Did you know that hearing loss and dementia are related? It is true! In fact, research has found that persons who suffer from this condition have a twofold increased risk of dementia. We should all be aware of how important this issue is.
As people age, hearing loss is a common problem that, if treated, can halt dementia.
As we age, our hearing begins to decline. Many people don’t give it much thought because it is a regular aspect of becoming older. However, for some people, this could be a serious problem, requiring the use of hearing aids in Sri Lanka. If it is not addressed, dementia might ensue.
Dementia is a serious condition that affects a person’s ability to think, remember, and communicate. Daily duties could become difficult, which could cause death. Hearing loss is one of the most typical causes of dementia risk.
The two main types of hearing loss are conductive and sensorineural. Conductive loss is the result of any blockage that prevents sound from entering the inner ear. Sensory loss happens when the nerve cells in the inner ear are damaged.
Conductive loss can be brought on by an illness, a tumour, or an accumulation of wax. Usually, infections, exposure to loud noises, and ageing all have a role in sensory loss.
Mild, moderate, and severe hearing loss are the three possible levels. You can purchase digital hearing aids online to treat mild sensorineural hearing loss in Sri Lanka, which affects your capacity to hear soft noises. In a social context, you have some difficulty understanding speech. If your hearing loss is significant, you will need amplification in order to understand conversations or loud noises.
If you think you could be experiencing any of these illnesses, it is imperative to see a doctor for a comprehensive evaluation. Conductive and sensorineural therapies are available for the treatment of hearing loss. Early detection and treatment may be able to stop or delay the growth of this condition.
A hazardous condition called dementia can cause memory loss, cognitive decline, and challenges with basic everyday functions like dressing and taking a shower.
Dementia is a type of mental decline that is severe enough to interfere with daily life. Memory loss is one of the early indicators of dementia. Language comprehension, short-term memory, and attention span are all impacted.
As the condition progresses, symptoms like disorientation (not knowing where you are or how you got there), mood swings, and difficulties performing challenging tasks like balancing a chequebook or cooking food can all be signs of the disorder. Typically, patients with dementia give up their favourite pastimes and hobbies. They might also have trouble controlling their emotions or show impulsivity.
Normal ageing does not usually cause dementia. Damage to brain cells, which changes how the brain functions, causes it. The most common causes of this harm are diseases like Alzheimer’s or stroke. Brain tumours, head trauma, and drug or alcohol addiction are additional causes.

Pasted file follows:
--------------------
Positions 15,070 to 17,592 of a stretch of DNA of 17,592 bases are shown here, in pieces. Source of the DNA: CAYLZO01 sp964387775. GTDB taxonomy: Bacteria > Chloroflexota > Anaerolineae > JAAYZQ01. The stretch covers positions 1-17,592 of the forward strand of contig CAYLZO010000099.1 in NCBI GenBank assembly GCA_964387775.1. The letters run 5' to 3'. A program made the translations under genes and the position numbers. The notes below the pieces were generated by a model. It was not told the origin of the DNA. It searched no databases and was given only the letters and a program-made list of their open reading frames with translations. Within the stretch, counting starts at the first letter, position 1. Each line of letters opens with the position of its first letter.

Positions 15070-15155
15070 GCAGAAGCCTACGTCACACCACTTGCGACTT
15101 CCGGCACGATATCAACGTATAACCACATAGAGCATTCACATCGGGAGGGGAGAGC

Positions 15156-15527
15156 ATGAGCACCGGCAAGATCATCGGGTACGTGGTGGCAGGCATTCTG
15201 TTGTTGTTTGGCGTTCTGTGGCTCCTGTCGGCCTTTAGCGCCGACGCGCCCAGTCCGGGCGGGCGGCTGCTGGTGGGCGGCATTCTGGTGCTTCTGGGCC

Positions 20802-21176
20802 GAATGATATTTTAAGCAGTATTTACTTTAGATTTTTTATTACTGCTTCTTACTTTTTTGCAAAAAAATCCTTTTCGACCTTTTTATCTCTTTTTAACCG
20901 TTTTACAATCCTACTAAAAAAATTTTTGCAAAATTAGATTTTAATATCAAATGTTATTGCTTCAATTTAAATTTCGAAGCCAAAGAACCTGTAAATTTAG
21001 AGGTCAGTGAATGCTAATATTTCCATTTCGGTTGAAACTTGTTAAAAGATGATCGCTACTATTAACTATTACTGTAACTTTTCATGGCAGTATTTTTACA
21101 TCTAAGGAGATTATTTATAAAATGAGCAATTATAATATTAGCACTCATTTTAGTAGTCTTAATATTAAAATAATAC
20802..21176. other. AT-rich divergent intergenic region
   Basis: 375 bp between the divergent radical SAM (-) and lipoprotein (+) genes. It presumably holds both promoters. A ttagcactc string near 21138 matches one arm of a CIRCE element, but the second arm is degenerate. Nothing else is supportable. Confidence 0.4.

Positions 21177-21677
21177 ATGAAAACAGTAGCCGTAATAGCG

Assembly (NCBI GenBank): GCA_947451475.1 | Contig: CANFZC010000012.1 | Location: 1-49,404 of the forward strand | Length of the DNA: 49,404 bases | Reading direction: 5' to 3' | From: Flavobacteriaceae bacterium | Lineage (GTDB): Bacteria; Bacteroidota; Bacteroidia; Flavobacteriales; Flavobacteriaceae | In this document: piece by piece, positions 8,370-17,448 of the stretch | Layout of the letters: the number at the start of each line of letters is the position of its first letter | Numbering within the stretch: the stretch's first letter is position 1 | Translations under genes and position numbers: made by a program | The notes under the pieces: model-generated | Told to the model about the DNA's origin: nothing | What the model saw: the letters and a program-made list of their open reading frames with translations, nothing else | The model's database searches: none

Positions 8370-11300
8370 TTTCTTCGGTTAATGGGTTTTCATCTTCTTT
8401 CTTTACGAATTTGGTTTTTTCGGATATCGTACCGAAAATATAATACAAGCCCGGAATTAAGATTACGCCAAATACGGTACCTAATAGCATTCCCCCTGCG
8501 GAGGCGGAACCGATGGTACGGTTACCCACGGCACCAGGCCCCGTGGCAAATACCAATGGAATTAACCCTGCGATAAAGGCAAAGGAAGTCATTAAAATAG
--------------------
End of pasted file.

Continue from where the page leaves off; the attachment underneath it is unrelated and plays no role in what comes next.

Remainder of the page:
The number of persons who have dementia is unknown because many cases go undiagnosed. On the other hand, it’s estimated that more than 47 million people currently do this throughout the world. 75 million people are projected to be residing in this nation by 2030.
Alzheimer’s disease has a detrimental effect on individuals, families, and societies as a whole. The economic toll of this condition was estimated to be $604 billion in 2010 and $1 trillion in 2050.
A few dementia risk factors include age, genes, and lifestyle choices. However, one of the most significant risk factors is hearing loss.
According to a study published in JAMA Otolaryngology-Head & Neck Surgery, those with hearing loss had a higher risk of getting dementia than people without hearing loss. Information from more than 2000 persons over 50 was analysed for the study. The results showed that during a six-year period, people with this condition had a 24% higher chance of having dementia than people who did not. This increased to 34% for those with significant hearing loss.
It is unclear how these two illnesses are related, despite the fact that there are a few plausible explanations. One theory holds that hearing loss might lead to social isolation, which can harm cognitive performance. An alternate perspective holds that damage to the brain regions that process sound may also affect other cognitive functions such as thinking and remembering.
There is no doubting the link between these two diseases, regardless of the underlying aetiology. If you have hearing loss, give therapy some careful thought. With the range of hearing aids and accessories available today, including hearing aid batteries bought online in Sri Lanka, there is no reason to continue living with this problem. If you don’t have it already, do everything you can to prevent getting it.
However, you must act as swiftly as you can to get assistance. Both dementia and hearing loss are illnesses that can be treated.
Treatments for hearing loss have made tremendous strides in recent years. There are many different devices out there these days, some of which can even link to your smartphone. If you are having this problem, talk to your doctor about the best course of action.
Dementia, sadly, cannot be cured. However, there are treatments that can slow the progression of the condition and improve quality of life. As soon as you believe that you or a loved one may have dementia, it is imperative to get professional help. Early diagnosis and action can make a big difference.
If you think you or someone you know may have one of these diseases, don’t wait to get treatment. The sooner you begin treatment, the better your chances are of controlling the condition and improving quality of life.